“We’re deploying what we would describe as venture capital for a reason. And that’s because venture capital investments are designed to create scale. Like, we want these companies to grow and not only generate, again, business returns, but to generate impact at scale, to change industries, to change the way that things work,” Shields said.
They also focus on serving underserved communities – including women and people of color, disabled populations and others – on both sides of the venture. That means, looking for diverse management teams, and also ensuring these communities are served by the solution, according to Shields. To that end, she said, “Today, over 70% of our companies are led by women and people of color, which are very proud of. Those numbers are quite a bit higher than the traditional investing sector.”
Focused only on U.S. based companies, Shields described the companies they look for this way: “it’s the companies that have gotten past that first idea, they have some proof of concept. Like, they have some customers, somebody’s paying for their service or paying for their thing, and they have some demonstration of what we often call product-market fit. So, we can see evidence that the market likes what they have to offer, and the window’s starting to open that change might actually happen and this company might be able to be the one to do it.”
Companies they invest in include: The Mom Project, founded by Allison Robinson (mother of three), which helps companies hire moms and happens to have Serena Williams as a strategic advisor; Ohm Connect, which seems to help customers save money and energy, and maybe earn money, by timing their electricity use with the grid’s load; Sweeten renovation service, pictured above, and Recycle Track Systems or RTS, which is reducing waste by helping organizations better manage what they discard.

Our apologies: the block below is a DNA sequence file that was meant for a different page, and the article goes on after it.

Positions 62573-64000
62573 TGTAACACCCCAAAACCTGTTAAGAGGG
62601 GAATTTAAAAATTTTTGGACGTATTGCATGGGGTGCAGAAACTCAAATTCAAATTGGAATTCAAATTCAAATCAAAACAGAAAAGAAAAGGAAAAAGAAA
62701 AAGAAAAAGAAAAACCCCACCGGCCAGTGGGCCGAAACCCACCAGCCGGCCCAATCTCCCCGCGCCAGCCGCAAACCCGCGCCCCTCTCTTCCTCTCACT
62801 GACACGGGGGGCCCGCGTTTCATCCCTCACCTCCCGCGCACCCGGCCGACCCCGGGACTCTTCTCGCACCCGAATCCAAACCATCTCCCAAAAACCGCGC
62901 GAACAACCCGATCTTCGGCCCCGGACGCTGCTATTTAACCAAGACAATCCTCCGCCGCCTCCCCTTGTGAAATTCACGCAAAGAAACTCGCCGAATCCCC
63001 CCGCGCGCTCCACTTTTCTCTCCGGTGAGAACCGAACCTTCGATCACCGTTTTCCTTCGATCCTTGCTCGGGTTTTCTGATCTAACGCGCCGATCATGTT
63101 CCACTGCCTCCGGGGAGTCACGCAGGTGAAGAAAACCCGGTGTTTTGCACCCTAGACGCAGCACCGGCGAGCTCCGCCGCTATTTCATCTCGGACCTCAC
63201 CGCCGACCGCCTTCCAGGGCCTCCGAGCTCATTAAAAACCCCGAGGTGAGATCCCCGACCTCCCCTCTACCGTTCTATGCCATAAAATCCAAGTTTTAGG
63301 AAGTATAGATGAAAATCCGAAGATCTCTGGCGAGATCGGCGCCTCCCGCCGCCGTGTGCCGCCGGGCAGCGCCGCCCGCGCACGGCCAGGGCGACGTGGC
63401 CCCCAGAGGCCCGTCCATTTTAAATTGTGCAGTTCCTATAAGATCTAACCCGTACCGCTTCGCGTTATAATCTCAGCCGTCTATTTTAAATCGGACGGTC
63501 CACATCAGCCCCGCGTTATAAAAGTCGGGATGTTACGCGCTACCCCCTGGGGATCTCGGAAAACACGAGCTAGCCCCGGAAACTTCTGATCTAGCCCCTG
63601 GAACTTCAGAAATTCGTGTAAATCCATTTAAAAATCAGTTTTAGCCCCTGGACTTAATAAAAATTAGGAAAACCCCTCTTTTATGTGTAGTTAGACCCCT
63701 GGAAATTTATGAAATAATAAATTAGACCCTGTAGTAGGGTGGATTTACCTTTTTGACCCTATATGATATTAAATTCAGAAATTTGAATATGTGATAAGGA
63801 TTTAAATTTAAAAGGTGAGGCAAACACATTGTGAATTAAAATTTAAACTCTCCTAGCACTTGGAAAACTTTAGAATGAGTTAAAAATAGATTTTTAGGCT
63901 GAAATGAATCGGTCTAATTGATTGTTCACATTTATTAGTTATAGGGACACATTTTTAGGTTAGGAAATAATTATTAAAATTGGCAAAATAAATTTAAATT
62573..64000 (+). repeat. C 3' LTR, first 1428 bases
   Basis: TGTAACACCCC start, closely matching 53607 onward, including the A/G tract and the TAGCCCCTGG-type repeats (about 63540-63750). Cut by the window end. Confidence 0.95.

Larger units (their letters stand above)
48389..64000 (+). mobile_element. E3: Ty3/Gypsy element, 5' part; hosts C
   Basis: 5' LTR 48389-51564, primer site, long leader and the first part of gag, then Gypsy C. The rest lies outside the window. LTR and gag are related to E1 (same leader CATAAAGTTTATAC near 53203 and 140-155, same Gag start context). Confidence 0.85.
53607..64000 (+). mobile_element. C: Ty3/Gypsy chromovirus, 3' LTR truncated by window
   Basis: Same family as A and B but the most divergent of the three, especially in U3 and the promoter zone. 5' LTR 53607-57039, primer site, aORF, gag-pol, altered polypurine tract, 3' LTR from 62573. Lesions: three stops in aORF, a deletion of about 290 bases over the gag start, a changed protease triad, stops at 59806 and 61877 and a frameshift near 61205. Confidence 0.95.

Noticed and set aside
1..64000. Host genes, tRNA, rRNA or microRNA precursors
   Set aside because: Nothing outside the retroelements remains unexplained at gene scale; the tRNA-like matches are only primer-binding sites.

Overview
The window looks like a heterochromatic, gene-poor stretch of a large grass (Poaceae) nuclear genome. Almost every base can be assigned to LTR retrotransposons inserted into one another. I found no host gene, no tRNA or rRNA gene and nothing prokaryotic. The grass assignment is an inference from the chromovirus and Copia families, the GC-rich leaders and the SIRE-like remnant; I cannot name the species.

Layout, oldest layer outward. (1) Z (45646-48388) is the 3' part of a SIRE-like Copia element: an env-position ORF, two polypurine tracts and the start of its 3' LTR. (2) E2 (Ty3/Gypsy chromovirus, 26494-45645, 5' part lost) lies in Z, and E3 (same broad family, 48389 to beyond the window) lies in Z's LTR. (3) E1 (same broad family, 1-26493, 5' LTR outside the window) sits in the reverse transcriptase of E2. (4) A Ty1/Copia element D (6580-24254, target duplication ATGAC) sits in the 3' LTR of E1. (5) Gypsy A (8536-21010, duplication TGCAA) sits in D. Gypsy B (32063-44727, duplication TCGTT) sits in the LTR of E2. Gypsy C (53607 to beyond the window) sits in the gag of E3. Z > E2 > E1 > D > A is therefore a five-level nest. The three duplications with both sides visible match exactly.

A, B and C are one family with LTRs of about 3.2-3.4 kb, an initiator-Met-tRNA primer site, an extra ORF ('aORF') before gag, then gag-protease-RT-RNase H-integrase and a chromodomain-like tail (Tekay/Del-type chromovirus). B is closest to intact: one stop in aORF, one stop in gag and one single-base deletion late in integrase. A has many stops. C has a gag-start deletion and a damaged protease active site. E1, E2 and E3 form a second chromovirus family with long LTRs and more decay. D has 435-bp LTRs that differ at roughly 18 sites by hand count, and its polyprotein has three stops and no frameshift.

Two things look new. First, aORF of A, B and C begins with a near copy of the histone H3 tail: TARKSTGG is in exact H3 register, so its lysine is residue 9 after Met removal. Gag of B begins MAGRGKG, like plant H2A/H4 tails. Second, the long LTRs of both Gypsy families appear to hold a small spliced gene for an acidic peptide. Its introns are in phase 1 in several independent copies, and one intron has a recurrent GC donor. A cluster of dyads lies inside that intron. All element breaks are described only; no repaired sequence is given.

The impact investing movement “appears to have grown and expanded” – and is getting more structured
Shields sees the impact investing space on an upward trajectory. “it appears that this movement to care about the impact of where your money is going, in addition to what comes back to you, has moved. It is not just a handful of family offices and foundations that care about this and are trying to get everyone in there.”
The shift happened, in her view, “somewhere around 2017, when the Ford Foundation announced that they would be putting part of their endowment in impact investments,” which caused “this ripple effect and lots like institutional big funds came out with impact funds. Something changed.”
More corporates, boards, and customers are focused on impact and sustainability now, sometimes labeled ESG. “Now, more recently, we’re seeing even more corporates very focused on this. We’re seeing big companies demanding more of their suppliers, their customers are demanding more of them. This movement appears to have grown and expanded.”
Shields is not surprised by the range of ESG-sustainability-related frameworks, standards and regulations across the globe today, such as the SEC’s forthcoming climate risk disclosure rules. “I do think that it feels natural to me that there’s an expansion of the formality of the impact sector as it has grown.“
Listen to the full interview with Citi’s Meredith Shields here.